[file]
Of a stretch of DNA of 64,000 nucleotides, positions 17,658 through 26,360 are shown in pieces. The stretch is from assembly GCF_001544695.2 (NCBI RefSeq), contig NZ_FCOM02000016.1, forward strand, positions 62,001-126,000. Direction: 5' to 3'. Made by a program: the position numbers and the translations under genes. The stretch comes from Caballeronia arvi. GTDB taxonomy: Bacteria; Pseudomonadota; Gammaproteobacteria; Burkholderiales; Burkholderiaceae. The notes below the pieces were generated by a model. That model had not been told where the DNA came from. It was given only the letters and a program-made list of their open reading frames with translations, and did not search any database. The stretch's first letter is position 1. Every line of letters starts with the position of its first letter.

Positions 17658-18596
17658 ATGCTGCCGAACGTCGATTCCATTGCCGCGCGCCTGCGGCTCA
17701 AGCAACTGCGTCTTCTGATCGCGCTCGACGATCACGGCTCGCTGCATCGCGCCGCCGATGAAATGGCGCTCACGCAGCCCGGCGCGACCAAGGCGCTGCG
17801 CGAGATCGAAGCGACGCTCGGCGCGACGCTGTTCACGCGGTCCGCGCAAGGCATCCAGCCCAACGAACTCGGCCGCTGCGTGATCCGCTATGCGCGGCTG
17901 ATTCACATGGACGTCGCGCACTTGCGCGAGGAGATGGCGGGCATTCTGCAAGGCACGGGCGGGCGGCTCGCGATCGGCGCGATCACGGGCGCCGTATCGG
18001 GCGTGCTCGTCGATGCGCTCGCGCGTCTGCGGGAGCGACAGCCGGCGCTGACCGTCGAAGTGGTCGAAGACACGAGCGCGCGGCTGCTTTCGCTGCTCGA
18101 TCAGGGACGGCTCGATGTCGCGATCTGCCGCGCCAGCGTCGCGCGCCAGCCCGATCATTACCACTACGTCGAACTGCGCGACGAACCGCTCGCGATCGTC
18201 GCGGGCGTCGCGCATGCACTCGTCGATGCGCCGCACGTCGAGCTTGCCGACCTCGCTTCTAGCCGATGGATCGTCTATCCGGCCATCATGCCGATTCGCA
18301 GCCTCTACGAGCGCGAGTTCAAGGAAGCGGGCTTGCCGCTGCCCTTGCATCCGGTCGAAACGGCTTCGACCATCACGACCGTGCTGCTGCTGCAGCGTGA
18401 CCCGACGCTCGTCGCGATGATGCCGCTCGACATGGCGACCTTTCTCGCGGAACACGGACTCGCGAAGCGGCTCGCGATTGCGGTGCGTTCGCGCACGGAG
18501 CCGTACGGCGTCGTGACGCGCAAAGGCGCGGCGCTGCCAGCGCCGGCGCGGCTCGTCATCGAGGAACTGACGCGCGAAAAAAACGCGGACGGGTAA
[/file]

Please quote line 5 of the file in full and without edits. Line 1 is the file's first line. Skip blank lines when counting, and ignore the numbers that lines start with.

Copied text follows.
17801 CGAGATCGAAGCGACGCTCGGCGCGACGCTGTTCACGCGGTCCGCGCAAGGCATCCAGCCCAACGAACTCGGCCGCTGCGTGATCCGCTATGCGCGGCTG